Is GLP2 Worth $300K per Year?

E Ramos Boluda et al. JPGN 2020; 71: 734-739. Experience With Teduglutide in Pediatric Short Bowel Syndrome: First Real-life Data

S Hill. JPGN 2020; 71: 697-698 (editorial) Use of GLP-2 May Herald a New Era of Improved Outcome of Short Bowel Syndrome-associated Intestinal Failure

The study and associated editorial highlight the effectiveness of GLP-2 in a prospective cohort of 17 patients with short bowel syndrome. It is noted that Dr. Hill has received funding from the pharmaceutical manufacturer of the product.

Key findings:

  •  A total of 12 of 17 patients achieved parenteral independence: 3 patients after 3 months of treatment, 4 patients at 6 months, and 5 after 12 months.
  • The percentage able to wean off parenteral nutrition was 17%, 44%, and 60% at 3, 6, and 12 months respectively. Only 1 patient did not exhibit improvement
  • Plasma citrulline levels, a marker for enteral autonomy, increased from a baseline average of 20 micromol/l to 37.5, 46.75, and37.9at 3, 6, and 12 months respectively.
  • Adverse reactions included abdominal pain 30%, nauseas 18%, injection-site reactions 22%, and headache 16%.

Both the editorial and the study comment briefly on the cost of the therapy. The editorial also notes the current recommendation for surveillance endoscopy in view of a hypothetical risk of malignancy.

My take: Is GLP2 Worth the Cost? It probably depends on who is paying and long-term safety data. Perhaps, we will develop tools to improve prediction of which patients will achieve enteral autonomy with GLP2 who would otherwise require ongoing parenteral nutrition.

Related blog posts:

FDA News: FDA Warning for FMT, IB-Stim Device Approval, Teduglutide Approval

1.From John Pohl Twitter Feed:  FDA Warns of One Death Linked to Fecal Transplants (6/13/19)

An excerpt:

The consent should include, at a minimum, a statement that the use of FMT to treat C. difficile is investigational and a discussion of its potential risks.

“Two immunocompromised adults who received investigational FMT developed invasive infections caused by extended-spectrum beta-lactamase (ESBL)-producing Escherichia coli (E.coli). One of the individuals died,” the agency said Thursday…

Openbiome, a nonprofit stool bank based in Cambridge, MA, told Focus: “We are saddened to hear of the recent patient death due to an infection from a multi-drug resistant organism (MDRO) transmitted through a fecal transplant. OpenBiome material was not involved. OpenBiome screens its donors and fecal transplant material for MDROs and related risk factors, and this serious event further highlights the importance of rigorous screening and clinical oversight for all fecal transplant procedures.”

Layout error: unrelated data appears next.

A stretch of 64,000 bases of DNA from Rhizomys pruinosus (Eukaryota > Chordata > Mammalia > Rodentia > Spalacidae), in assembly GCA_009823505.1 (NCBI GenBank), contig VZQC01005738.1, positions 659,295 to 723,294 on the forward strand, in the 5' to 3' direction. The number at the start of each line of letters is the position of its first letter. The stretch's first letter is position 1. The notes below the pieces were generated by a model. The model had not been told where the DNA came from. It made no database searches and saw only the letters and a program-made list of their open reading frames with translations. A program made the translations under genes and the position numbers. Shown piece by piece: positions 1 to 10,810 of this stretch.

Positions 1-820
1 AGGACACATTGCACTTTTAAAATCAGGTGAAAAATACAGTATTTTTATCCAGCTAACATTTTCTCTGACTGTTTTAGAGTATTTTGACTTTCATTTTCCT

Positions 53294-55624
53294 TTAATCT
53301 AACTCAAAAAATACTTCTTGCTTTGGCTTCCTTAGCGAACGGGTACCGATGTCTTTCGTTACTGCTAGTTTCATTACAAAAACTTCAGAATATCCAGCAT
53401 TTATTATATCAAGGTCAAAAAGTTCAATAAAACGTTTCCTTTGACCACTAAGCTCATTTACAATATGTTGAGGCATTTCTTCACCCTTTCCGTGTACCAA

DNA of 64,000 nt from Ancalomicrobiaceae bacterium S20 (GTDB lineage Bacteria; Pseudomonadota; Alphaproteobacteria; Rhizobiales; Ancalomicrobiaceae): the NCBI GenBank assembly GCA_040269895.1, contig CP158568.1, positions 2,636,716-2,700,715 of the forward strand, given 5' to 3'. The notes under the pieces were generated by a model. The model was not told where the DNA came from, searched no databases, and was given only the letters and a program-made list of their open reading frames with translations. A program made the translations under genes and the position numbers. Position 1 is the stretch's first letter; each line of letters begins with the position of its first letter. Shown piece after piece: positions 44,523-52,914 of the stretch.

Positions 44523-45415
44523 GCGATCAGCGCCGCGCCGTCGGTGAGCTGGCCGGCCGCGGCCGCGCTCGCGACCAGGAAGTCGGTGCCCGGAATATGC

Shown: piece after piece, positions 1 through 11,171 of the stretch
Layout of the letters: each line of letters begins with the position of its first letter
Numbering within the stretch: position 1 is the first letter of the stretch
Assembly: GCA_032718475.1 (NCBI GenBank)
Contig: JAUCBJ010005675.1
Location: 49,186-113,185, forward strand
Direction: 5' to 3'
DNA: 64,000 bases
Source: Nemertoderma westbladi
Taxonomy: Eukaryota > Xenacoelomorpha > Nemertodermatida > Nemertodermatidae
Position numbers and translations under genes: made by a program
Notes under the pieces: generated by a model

2. FDA approval for IB-stim (a.k.a. Neuro-stim) device.

Link:: FDA permits marketing of first medical device for relief of pain associated with irritable bowel syndrome in patients 11-18 years of age

An excerpt:

IB-Stim treatment resulted in at least a 30% decrease in usual pain at the end of three weeks in 52% of treated patients compared to 30% of patients who received the placebo, and at least a 30% decrease in worst pain in 59% of treated patients compared with 26% of patients who received the placebo.

:Kovacic K1Hainsworth K2Sood M1Chelimsky G1Unteutsch R1Nugent M3Simpson P3Miranda A4. 2017 Oct;2(10):727-737. doi: 10.1016/S2468-1253(17)30253-4. Epub 2017 Aug 18.

Link to abstract of relevant study:  Neurostimulation for abdominal pain-related functional gastrointestinal disorders in adolescents: a randomised, double-blind, sham-controlled trial.

3. FDA Approves Gattex (Teduglutide) for Pediatric SBS

From CenterWatch: Gattex New FDA Drug Approval

Pediatric SBS: “In a 24-week pediatric study 59 pediatric patients with SBS aged 1 year through 17 years chose whether to receive Gattex or standard of care (SOC)…Based on patient-diary data, patients who received Gattex 0.05 mg/kg/day experienced a 42% mean reduction in PS volume (mL/kg/day) from baseline (-23 mL/kg/day from baseline). At week 24, 38% of patients (10/26) were able to reduce PS infusion by at least 1 day per week. Patients reduced their PS infusion time by 3 hours per day on average compared to baseline.”

Related blog post: Teduglutide for SBS

Jeppesen PB, Pertkiewicz M, Messing B, Iyer K, Seidner DL, O’keefe SJ, Forbes A, Heinze H, Joelsson B Teduglutide reduces need for parenteral support among patients with short bowel syndrome with intestinal failure. Gastroenterology 2012 Dec;143(6):1473-1481

Jeppesen PB, Gilroy R, Pertkiewicz M, Allard JP, Messing B, O’Keefe SJ Randomised placebo-controlled trial of teduglutide in reducing parenteral nutrition and/or intravenous fluid requirements in patients with short bowel syndrome. Gut 2011 Jul;60(7):902-14.

#NASPGHAN17 Annual Meeting Notes (Part 2): Year in Review

This blog entry has abbreviated/summarized this presentation. Though not intentional, some important material is likely to have been omitted; in addition, transcription errors are possible as well.

This first slide shows the growth in NASPGHAN membership:

Year in Review

Melvin Heyman  Editor, JPGN

This lecture reviewed a number of influential studies that have been published in the past year.  After brief review of the study, Dr. Heyman summarized the key take-home point.


Nutrition Week (Day 4) Trophic Hormone for Pediatric Short Bowel Syndrome

A recent study (BA Carter et al. J Pediatr 2017; 181: 102-11) provides some preliminary data on the use of glucagon-like peptide-2 (GLP-2) (Teduglutide) for pediatric short bowel syndrome (SBS).

This was a 12-week, open-label study in patients aged 1-17 years with intestinal failure (IF) associated with SBS. Prior to the study, patients had shown little to minimal advance in enteral nutrition for at least 3 months. Three doses of GLP-2 (0.0125 mg/kg/d, 0.025 mg/kg/day, and 0.05 mg/kg/day).

Key findings:

  • All treated patients (37) experienced mild or moderate adverse effects, including vomiting, pyrexia, catheter-related complications, and upper respiratory tract infections. No serious adverse events were identified. In the 5 patients who received standard care, adverse effects were recorded as well, including upper respiratory tract infections in 2 (40%) which was similar to the other groups.